Feedzai CEO Nuno Sebastião opened day two of Money20/20 in Las Vegas with an educated discussion about emerging technology, financial crime and how banking executives are changing their attitude towards fraud.
After discussing the sophisticated nature of organised crime rings, Sebastião said that artificial intelligence and machine learning had revolutionised fraud prevention and anti-money laundering programmes. This has left disruptors questioning whether we are entering a revolution in which reducing costs will be less of a priority than automation.
While automation of services and banking innovation is becoming more of a trend, Sebastião suggested that fintech startups should grow and mature as independent entities, without being acquired and provide their AI and ML ready services directly to the banks.
In a later session on cybersecurity risk, Coinbase’s Philip Martin offered anecdotes and advice about the best way to prevent breaches, drawing from his own experiences in the cryptocurrency industry. “The best teacher in the world is your attacker,” Martin said.
HackerOne CEO Mårten Mickos added to Martin’s sentiment and said bankers should “stop sweating because not everyone will be attacked, but everyone is at risk. Live everyday as if you could be hacked. You cannot be fully impenetrable.”
With hackers gaining control of financial assets using phone-porting or even two factor authentication, for example, Martin remarked that financial professionals need to be one step ahead of intruders and be aware of new forms of attack.
He later stated that “the bug bounty is not a panacea” with Mickos adding that “if you are not listening to what is happening in the outside world, you are just plain stupid or negligent.”
Expanding upon this point, both Martin and Mickos highlighted that hacks cannot be ignored, as they had been in the past, and prevention can be achieved with a ‘see it, say it’ attitude towards vulnerabilities.
Bug bounty programmes have fully taken off - JPMorgan, for instance, is the latest to take this approach - and while hackers are paid for alerting developers, this is also beneficial because of the shortage of talent that continues to burden the financial sector, as Mickos explained.
“There is an endless supply of young, smart and digitally native people who know the systems that we as digital immigrants are unaware of.”
Alongside exploring the mitigation of risk, today’s sessions also questioned how much of a threat technology giants are for legacy banks and if entities like Amazon, Google, Apple, Facebook, Alibaba and Tencent, could become major players in the financial sector.
Offering a parallel perspective to that of Feedzai’s Nuno Sebastião, Vanessa Colella from Citigroup remarked that the only way for a bank to succeed is to form partnerships with technology startups and larger companies in the space.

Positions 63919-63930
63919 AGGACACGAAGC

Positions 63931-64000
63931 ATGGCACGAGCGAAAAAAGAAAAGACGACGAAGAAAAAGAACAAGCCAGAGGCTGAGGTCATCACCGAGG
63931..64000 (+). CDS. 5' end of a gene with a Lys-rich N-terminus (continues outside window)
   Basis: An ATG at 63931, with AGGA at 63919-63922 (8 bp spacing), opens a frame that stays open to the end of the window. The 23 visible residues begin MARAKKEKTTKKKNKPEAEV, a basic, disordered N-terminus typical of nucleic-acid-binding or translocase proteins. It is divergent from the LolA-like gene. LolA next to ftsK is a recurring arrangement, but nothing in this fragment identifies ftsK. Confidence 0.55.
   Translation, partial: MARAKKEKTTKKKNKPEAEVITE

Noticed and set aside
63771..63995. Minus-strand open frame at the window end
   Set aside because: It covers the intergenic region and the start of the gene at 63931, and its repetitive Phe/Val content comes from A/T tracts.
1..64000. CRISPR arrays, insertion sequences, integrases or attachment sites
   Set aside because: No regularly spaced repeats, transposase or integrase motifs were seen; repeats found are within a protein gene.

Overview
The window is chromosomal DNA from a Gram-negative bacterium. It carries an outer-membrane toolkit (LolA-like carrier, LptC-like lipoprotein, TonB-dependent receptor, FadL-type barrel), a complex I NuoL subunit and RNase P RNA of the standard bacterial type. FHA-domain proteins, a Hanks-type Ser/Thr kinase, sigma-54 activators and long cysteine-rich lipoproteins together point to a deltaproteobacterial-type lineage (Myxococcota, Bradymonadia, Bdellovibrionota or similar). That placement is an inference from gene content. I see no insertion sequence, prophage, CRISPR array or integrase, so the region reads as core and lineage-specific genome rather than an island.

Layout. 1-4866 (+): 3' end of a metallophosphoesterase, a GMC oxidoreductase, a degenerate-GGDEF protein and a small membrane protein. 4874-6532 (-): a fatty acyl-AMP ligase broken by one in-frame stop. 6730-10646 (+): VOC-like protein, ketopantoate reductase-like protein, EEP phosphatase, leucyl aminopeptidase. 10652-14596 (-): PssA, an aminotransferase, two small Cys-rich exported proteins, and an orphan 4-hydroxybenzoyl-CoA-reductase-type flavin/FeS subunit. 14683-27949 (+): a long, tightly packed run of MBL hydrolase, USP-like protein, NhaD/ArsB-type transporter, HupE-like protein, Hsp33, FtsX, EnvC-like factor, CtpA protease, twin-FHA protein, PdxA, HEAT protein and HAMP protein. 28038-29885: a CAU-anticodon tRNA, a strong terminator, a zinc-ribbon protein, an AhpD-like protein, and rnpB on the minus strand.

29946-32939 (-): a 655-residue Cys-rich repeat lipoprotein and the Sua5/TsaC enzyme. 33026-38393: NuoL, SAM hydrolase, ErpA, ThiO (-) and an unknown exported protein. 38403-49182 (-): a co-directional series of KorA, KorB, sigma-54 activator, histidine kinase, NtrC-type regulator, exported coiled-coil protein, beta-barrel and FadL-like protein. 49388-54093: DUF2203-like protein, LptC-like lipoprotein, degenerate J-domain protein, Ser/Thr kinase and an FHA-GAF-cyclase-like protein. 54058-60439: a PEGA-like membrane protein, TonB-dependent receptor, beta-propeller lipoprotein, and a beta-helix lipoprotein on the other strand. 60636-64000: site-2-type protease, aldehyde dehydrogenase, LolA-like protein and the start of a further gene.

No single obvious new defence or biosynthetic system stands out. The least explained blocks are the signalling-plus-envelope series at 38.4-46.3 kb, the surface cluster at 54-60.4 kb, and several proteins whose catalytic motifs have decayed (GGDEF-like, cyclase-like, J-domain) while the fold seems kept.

Colella also returned to the subject of talent and advised the audience to not “work like entrepreneurs, but work with them because there is a culture change and a mindset shift.
“It is not just about tech, it is about what customers want and what you are doing to exceed expectations. We should be thinking ahead and about the capability shift because it is important who we bring into the bank, because they will be the next generation of leaders.”
BBVA’s Derek White added that as well as putting the client at the centre, human behaviour should be understood and bankers should “fulfill customer need in a beautiful and amazing way and then, cost will take care of itself.
“The average person visits a bank branch 10 times a year but goes on their mobile banking app 300 times a year.”
Colella later went on to make an interesting point about how the financial and technology industries are still separate, despite sectors such as fintech being established. “Successful companies do not think in these artificial barriers, but think about what the customer needs and soon it will become hard to classify companies as finance or technology.”
Anand Sanwal from CB Insights was next to take to the Revolution Stage and he provided an overview of how fast the financial technology industry was growing, revealing data that showed how startups like Venmo, Robinhood and Coinbase had experienced accelerated growth.
Now that financial institutions have an empirical way of thinking, competitive lines are being drawn and in reality, incumbents needs to be wary of how successful new players are becoming a trend which is likely to continue as the cost of starting a new tech company decreases.
If banks fail to respond to consumer needs, companies can disappear, warns Sanwal because “suddenly comes quickly” alluding to the demise of Blackberry. It is clear that startups are coming after legacy players. "While all this talk about collaboration is nice, it is not realistic.